Home-grown film-makers in Ilocos Norte document province’s heritage
LAOAG CITY –– Ten groups of young Ilocano film-makers were given the chance to document the province’s fading culture and local industries to preserve them in the next years to come.
Aianree Raquel, Ilocos Norte provincial tourism officer, said the province’s celebration of its 203rd founding anniversary this month would be highlighted by the “Tan-ok ni Ilocano” (Greatness of Ilocano) film festival.
“The film festival is our way to document and record Ilocos Norte’s heritage and tradition, but at the same time, it allows us to reflect on our present social condition as narrated by our people, those who are living the story,” Raquel told the Inquirer.
Under the film festival, the participating film-makers received a seed grant of P25,000 each from the Department of Tourism (DOT) to produce documentaries featuring Ilocos Norte’s food heritage, well-known local industries, such as “panag-asin” (salt-making) and “panaggamet” (seaweed harvesting), and Ilocos Norte’s emerging sea free-diving community.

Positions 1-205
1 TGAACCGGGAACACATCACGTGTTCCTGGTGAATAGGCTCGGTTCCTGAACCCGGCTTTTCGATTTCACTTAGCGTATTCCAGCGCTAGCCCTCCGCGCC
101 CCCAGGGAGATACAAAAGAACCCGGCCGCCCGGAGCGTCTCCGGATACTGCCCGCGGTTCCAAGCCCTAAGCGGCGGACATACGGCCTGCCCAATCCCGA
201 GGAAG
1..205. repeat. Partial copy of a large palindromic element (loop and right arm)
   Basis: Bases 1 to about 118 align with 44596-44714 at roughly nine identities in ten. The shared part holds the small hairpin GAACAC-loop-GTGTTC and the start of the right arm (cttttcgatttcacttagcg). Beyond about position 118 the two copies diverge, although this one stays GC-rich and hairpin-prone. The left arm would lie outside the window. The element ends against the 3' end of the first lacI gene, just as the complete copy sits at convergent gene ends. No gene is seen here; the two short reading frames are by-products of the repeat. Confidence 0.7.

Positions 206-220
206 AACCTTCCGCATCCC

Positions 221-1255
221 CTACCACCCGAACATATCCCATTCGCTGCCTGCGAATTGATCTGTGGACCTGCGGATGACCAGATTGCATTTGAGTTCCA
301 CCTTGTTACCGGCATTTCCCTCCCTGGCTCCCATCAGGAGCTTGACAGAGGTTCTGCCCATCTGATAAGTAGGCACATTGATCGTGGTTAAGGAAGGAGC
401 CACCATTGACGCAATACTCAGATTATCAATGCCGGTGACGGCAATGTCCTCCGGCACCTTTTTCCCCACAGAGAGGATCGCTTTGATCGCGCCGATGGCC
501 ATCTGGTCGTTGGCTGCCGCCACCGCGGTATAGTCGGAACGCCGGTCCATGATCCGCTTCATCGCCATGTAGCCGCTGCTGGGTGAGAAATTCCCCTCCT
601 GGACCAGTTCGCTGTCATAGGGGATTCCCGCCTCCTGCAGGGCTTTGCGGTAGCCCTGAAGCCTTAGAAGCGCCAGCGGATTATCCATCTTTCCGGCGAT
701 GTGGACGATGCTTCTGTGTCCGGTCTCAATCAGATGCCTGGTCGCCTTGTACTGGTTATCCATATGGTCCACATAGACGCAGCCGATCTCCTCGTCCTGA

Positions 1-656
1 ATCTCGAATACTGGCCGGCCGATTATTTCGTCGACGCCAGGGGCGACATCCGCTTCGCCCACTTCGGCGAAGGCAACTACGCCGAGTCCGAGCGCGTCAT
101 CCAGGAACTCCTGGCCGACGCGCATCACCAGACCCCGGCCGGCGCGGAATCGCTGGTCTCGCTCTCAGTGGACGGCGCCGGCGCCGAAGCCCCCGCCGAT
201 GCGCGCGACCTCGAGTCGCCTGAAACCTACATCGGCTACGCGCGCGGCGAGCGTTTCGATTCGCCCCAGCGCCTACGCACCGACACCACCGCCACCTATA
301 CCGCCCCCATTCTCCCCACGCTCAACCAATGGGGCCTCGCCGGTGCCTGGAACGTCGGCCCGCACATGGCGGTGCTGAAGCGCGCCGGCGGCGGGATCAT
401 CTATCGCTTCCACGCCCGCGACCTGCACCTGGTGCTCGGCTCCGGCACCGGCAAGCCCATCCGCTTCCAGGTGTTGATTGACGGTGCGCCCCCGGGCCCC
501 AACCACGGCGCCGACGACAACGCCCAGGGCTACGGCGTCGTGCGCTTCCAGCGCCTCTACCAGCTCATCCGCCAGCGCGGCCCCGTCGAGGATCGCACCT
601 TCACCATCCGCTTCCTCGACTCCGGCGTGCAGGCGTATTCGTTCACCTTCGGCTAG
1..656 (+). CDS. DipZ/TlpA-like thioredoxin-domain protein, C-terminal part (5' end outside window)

The film-makers also created a documentary on the life of the “inabel” (Ilocano fabric) icon and National Living Treasure Magdalena Gamayo, the fading “tamboreros” (traditional Ilocano drum players), and the journey of Ilocano Sakadas of Hawaii.
Aside from receiving a seed grant, the film-makers also underwent a rigorous workshop and mentoring with film-making and script-writing veterans Floy Quintos, Lexter Tarriela, and Steven Evangelio.
The documentaries would be screened starting Monday, Feb. 1 at this City’s La Tabacalera Lifestyle Center and Feb. 2 at the Paoay Sand Dunes. There will also be a screening in the province’s town plazas, and across the Ilocos region in partnership with DOT, according to Raquel.
The awards night, sponsored by the Tourism Promotions Board of the Philippines, would be held on Feb. 3 at the Ilocos Norte Capitol. The grand-prize winner and the subject of the documentaries would receive P50,000 each, Raquel said.
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